55,200 new jobs recorded in 2004


Maryland employers added 55,200 jobs last year, the best performance since 2000 as the state accelerated out of its recessionary slow patch.

Though not as strong as the frenetic pace set in the boom years of the late 1990s - more than 70,000 jobs were created in 1999 - last year proved a big improvement over 2003.

And the local economy ended on a high note with a total of more than 2.5 million jobs in the state as private-sector hiring picked up, according to Labor Department numbers released yesterday.

"What else could you ask for?" said Anirban Basu, chief executive of Sage Policy Group, a Baltimore economic and policy consulting firm. He had expected growth of 45,000 to 50,000 jobs last year.

"That's pretty good performance for a state that already has unemployment around 4 percent and so doesn't have much slack in its labor force," he added.

Maryland wasn't as badly affected by the nationwide recession as most states, but the past few years have been slow - a total of 7,100 jobs added in 2001, 2002 and 2003 combined. Last year's growth nearly matched that of 2000, when 56,100 jobs were created.

Economists say the state is benefiting from increased federal spending, particularly in defense, along with gains in construction, financial services and transportation. Demographic-fueled growth in health care didn't hurt, either: The Johns Hopkins Hospital and Health System alone hired nearly 2,000 people last year.

"We're in the right industries, both from a federal spending perspective and a commercial perspective," said Aris Melissaratos, state secretary of business and economic development.

Maryland was adding jobs at an annual rate of 2.2 percent in December. The nation as a whole showed growth of 1.7 percent.

Hiring last year was strongest in the spring and early summer, slowing considerably afterward. But there are signs that the pace might be picking up: 3,400 jobs were added in December, the state's best monthly performance since July. That's adjusted to take seasonal variations into account.

"It shows that job growth is still gaining momentum," said John Hopkins, associate director for applied economics at RESI, the research and consulting arm of Towson University.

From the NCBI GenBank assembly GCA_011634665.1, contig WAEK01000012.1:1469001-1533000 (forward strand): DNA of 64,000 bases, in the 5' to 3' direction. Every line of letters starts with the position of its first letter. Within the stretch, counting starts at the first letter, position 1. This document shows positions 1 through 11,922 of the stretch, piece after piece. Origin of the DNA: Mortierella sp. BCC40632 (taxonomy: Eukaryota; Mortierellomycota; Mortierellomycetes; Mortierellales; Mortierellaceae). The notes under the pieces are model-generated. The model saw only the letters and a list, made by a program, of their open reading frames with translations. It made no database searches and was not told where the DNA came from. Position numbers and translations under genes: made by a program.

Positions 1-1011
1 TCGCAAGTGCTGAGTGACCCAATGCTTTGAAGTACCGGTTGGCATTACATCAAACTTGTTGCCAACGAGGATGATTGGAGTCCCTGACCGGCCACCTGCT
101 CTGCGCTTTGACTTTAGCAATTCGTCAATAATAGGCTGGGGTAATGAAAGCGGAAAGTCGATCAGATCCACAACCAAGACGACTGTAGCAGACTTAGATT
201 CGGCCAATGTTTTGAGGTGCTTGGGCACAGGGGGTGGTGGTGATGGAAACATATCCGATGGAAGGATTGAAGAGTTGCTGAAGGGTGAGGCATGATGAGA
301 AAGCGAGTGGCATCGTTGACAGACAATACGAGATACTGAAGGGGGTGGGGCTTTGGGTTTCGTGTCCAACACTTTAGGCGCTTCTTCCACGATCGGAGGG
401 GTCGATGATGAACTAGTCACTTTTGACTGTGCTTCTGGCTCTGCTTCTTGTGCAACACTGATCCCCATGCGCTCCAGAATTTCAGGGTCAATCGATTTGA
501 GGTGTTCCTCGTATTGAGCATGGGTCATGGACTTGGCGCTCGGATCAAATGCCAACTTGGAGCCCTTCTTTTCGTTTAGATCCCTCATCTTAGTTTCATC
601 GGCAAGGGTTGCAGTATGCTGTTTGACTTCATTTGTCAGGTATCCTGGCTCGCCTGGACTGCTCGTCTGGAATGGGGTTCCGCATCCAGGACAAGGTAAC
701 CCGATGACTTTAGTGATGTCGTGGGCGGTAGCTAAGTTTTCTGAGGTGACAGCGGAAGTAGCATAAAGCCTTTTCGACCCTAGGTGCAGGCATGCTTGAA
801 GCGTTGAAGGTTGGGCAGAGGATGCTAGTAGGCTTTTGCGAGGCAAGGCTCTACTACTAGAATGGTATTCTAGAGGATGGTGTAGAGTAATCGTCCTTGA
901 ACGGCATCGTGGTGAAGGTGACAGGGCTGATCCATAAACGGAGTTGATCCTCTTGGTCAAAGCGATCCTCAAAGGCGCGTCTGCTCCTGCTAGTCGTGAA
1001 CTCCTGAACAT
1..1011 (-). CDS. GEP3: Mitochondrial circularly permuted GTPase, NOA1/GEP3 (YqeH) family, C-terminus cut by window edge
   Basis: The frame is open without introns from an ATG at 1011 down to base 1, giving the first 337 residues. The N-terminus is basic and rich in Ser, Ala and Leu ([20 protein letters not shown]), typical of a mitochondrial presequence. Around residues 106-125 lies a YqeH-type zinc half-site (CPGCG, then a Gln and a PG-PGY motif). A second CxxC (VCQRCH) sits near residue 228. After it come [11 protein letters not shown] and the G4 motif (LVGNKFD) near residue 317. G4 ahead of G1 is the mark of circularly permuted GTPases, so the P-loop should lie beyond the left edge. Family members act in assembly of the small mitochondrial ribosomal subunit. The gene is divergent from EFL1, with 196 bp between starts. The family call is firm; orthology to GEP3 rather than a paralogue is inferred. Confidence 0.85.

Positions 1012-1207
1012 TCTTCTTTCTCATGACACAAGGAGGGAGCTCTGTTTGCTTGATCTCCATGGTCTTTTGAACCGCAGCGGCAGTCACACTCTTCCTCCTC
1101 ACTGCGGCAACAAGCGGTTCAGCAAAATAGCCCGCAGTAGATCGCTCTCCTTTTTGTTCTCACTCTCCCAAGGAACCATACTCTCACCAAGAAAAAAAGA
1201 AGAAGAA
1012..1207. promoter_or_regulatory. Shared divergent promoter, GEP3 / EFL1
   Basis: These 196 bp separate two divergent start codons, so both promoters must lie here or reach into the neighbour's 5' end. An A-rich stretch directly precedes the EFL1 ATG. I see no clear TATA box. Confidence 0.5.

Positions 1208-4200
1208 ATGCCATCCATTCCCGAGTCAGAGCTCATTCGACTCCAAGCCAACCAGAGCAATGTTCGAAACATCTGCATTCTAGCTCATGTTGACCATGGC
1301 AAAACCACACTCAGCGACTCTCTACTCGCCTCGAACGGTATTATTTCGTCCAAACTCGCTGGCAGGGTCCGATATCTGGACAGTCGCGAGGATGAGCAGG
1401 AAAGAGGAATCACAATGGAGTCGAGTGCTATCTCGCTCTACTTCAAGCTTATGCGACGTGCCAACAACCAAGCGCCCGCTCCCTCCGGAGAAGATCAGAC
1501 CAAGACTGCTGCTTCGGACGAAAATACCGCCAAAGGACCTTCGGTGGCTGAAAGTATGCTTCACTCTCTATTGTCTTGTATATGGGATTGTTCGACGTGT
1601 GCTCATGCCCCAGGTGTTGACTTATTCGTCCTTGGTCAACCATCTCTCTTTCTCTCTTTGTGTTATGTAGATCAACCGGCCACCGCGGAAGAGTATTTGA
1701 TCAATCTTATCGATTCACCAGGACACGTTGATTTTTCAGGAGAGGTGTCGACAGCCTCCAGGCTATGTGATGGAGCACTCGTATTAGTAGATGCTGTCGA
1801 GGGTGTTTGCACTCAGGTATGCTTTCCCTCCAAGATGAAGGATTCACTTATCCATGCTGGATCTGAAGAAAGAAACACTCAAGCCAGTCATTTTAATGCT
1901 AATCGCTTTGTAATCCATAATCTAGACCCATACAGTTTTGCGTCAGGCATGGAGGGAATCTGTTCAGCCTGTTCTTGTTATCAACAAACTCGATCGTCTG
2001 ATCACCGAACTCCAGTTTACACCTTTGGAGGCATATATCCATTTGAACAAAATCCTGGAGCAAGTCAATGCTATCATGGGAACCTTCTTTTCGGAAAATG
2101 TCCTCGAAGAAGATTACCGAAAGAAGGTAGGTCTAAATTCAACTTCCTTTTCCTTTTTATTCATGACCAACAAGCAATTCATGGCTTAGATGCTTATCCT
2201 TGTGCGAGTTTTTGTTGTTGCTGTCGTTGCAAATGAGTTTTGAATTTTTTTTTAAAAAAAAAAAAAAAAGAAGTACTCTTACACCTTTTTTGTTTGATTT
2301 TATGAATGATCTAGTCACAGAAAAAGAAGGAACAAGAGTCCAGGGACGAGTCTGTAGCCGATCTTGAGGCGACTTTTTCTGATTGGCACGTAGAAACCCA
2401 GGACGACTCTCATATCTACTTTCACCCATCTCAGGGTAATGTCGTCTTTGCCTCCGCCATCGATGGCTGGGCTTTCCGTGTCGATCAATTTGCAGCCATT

The state unemployment rate averaged 4 percent last year, compared to 4.5 percent in 2003.

Unemployment edged up slightly in December - to 4 percent from 3.9 percent the month before - as 1,800 more Maryland residents reported that they wanted a job but couldn't find one. The rate sometimes moves counter to the number of jobs created because the numbers come from different surveys, one of households and the other of employers.

Basu is forecasting employment growth this year of about 46,500 jobs. Others say 2005 will be better than 2004 because more sectors are improving.

"The national economy is showing signs of a full-blown recovery," said Richard P. Clinch, director of economic research for the University of Baltimore's Jacob France Institute.

Mitch Halbrich is having a hard time imagining a better employment situation. As managing director of Spherion Professional Recruiting in Baltimore, he saw companies eager to hire full-time and contract workers last year - particularly in accounting and information technology.

"It was just an incredible year," he said. "It was like this huge demand-outpacing-supply kind of scenario. ... Companies were scrambling for people."

Some of that demand was driven by businesses trying to keep up with new accounting requirements called for by the Sarbanes-Oxley Act. But many companies, seeing profits improving, stopped putting off work like computer system upgrades, he said.

"If we match last year," he said, "it'll be a wonderful world."

Businesses are optimistic, said William Burns, a spokesman for the Maryland Chamber of Commerce. "I think things are looking strong," he said.

One recent drag on jobs has come from a surprising sector: government. Local, state and federal agencies all cut jobs in the second quarter of last year in Maryland, according to the most recent industry-level data from the state Department of Labor, Licensing and Regulation. There were 6,200 fewer government jobs in those three months ending June 30 than during the same period in 2003.

"I'm not exactly sure what's going on," said Hopkins, who is tracking the trend.

Government spending remains strong, however, fueling job growth among the many contractors in Maryland. Basu expects the heightened federal spending to continue for the rest of the decade.

Copyright © 2020, The Baltimore Sun, a Baltimore Sun Media Group publication | Place an Ad